The Process and Products
What did people make and how did they make them? The main industries in Leicester created a vast number of different products and marketed them under many names. For each trade a vocabulary emerged to describe the work people did and these words and phrases became familiar to many people in the city. It is impossible to cover everything in this brief space, but this is a sample of the products created and the processes gone through to create them.
Immediately after the Second World War Leicester’s Official Industrial Handbook reported that the hosiery and knitwear industry produced the following: bathing costumes, beachwear, blouses, cardigans, coats, dresses, gloves, gowns, hats, jerseys, jumpers, neckties, nighties, pullovers, pyjamas, rompers, scarves, shawls, skirts, slippers, socks, stockings and suits.
Most knitted garments are the result a four stage process: preparing the yarn (wool, cotton and silk were the basic yarns until man made materials were introduced), knitting (using a variety of machines to create fabric from the yarn), making up (making the complete garment), and finishing (cleaning, dyeing, pressing, examining for flaws).
Words such as ‘Griswold’, ‘Linking’ and ‘Overlocking’ became familiar to thousands of people and a glossary of technical terms associated with the industry can be found on the Knitting Together website.
The 1990 book 'Knitting Together - Memories of Leicester's Hoisery Industry' can be viewed online here.
Leicester not only made footwear but it sold it as well, and its traditional reputation was for women’s and children’s footwear. Associated industries also flourished and eyelets, laces, heels, adhesives, waxes, inks, nails, rivets etc. were all made locally. For leather products there was also the process of treating the hides, tanning (treating with chemicals), staining, and finishing them so they were ready to be turned into footwear.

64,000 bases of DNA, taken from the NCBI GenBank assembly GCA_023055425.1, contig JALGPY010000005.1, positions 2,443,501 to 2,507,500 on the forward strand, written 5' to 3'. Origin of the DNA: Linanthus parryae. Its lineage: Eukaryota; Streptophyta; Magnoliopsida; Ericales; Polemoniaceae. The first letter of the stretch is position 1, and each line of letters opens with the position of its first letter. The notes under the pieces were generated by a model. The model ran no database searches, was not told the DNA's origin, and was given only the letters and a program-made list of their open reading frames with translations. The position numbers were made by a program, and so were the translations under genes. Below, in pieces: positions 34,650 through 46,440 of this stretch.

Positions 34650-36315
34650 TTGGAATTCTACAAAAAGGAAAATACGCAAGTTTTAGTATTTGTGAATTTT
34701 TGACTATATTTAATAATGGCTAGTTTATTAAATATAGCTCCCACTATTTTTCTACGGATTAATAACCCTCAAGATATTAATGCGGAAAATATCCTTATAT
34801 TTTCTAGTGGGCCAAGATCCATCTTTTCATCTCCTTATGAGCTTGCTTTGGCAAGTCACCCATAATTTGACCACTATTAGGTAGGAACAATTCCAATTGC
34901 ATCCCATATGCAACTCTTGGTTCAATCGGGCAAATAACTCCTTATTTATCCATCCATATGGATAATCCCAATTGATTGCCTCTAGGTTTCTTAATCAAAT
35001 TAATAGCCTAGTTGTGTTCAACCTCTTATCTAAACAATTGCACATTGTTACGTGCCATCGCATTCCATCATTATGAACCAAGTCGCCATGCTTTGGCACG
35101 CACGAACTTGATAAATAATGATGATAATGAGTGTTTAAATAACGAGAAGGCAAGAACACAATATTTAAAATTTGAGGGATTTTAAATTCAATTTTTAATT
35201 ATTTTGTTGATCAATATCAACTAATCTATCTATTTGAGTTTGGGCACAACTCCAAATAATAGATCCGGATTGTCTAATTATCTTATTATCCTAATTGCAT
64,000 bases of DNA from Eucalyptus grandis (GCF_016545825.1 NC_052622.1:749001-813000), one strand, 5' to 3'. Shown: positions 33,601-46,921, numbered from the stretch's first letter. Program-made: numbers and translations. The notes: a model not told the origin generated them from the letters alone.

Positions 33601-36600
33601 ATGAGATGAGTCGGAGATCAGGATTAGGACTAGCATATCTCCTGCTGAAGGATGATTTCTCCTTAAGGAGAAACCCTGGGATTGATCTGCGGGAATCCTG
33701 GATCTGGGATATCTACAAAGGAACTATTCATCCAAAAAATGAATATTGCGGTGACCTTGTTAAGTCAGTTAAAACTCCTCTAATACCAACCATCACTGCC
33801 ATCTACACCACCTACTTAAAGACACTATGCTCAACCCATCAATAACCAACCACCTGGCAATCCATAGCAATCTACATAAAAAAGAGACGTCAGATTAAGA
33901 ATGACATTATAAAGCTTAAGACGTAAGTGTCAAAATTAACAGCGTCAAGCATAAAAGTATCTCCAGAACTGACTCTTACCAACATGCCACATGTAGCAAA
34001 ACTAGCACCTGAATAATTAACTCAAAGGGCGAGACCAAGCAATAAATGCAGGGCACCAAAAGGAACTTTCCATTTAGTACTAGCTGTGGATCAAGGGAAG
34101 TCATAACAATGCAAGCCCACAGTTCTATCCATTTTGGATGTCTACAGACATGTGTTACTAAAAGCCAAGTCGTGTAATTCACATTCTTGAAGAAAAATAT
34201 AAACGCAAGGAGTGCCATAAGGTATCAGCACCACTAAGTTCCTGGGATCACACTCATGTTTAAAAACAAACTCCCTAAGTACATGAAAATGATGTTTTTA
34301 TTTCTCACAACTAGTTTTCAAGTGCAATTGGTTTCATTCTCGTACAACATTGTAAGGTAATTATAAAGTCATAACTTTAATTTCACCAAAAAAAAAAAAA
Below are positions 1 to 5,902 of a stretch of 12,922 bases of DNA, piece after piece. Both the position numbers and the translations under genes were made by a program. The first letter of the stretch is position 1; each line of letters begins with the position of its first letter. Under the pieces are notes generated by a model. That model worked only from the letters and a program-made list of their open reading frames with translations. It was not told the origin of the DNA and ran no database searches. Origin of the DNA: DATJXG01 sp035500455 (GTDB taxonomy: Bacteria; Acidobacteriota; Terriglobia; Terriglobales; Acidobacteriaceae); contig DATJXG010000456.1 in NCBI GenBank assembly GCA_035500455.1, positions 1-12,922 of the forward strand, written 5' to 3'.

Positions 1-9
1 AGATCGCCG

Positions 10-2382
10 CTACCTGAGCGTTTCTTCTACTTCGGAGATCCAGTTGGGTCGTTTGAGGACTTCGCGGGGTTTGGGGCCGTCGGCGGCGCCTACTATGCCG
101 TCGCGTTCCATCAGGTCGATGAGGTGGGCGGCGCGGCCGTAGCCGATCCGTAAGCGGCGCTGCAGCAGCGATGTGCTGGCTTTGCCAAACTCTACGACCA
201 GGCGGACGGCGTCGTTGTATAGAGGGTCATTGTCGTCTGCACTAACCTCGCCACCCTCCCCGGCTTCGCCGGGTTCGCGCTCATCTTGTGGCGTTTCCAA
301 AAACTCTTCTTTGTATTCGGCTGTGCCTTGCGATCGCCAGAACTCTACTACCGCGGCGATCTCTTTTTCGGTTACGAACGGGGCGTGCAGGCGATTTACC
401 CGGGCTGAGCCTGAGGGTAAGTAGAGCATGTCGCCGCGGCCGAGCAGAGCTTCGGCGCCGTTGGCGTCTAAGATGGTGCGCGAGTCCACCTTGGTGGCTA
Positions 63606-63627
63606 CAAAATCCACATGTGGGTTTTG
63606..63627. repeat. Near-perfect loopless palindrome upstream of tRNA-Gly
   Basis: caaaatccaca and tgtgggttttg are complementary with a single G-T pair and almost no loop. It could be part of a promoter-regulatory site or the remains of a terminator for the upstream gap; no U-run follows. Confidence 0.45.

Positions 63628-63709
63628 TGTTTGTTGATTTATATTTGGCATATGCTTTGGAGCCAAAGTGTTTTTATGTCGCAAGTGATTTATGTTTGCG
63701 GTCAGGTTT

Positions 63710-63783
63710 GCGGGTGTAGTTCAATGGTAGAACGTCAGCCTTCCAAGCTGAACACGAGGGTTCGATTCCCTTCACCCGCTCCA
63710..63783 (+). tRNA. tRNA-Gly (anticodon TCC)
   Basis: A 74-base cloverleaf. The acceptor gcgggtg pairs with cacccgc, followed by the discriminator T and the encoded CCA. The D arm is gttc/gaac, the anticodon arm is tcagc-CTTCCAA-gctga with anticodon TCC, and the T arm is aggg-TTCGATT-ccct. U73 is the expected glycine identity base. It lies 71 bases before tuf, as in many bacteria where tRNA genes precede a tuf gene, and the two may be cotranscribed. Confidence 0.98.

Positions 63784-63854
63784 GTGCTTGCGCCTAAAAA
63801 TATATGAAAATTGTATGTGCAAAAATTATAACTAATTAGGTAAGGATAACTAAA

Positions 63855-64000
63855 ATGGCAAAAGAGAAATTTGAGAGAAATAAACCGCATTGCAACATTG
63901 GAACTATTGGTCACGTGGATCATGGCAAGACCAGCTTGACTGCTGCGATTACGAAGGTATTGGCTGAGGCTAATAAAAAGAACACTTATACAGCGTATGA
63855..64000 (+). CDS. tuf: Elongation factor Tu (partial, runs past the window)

Taking a piece of leather and turning it into a shoe starts with cutting out the upper part of the shoe from a length of leather, either by hand or machine (known as ‘clicking’ because of the sound of the knives used). The individual parts of the upper part of the shoe are stitched together and are moulded using a plastic or wooden shoe-shaped mould called a ‘last’. The sole and inner sole are produced on cutting machines and then the upper and insole are joined by using a strip of material called a ‘welt’. Then heels can be attached. Finally, the shoe is ‘finished’ by trimming, staining, polishing, and fitting an internal sock that often has the manufacturer’s details.
This is a film about Equity Shoes produced by Wendy Freer of the Leicestershire Industrial History Society.
After the Second World War Leicester was producing a huge variety of complex machinery and products including; typewriters, electric vehicles, electric clocks, woodworking machinery, lenses and optical instruments, shoe machinery, hosiery machinery and printing. These engineering firms were supported by local foundries. Other engineering involved producing machinery for the quarrying industry, something that continues to this day.
The College of Technology was an important part of the story with many young apprentices training in engineering and moving into local industry.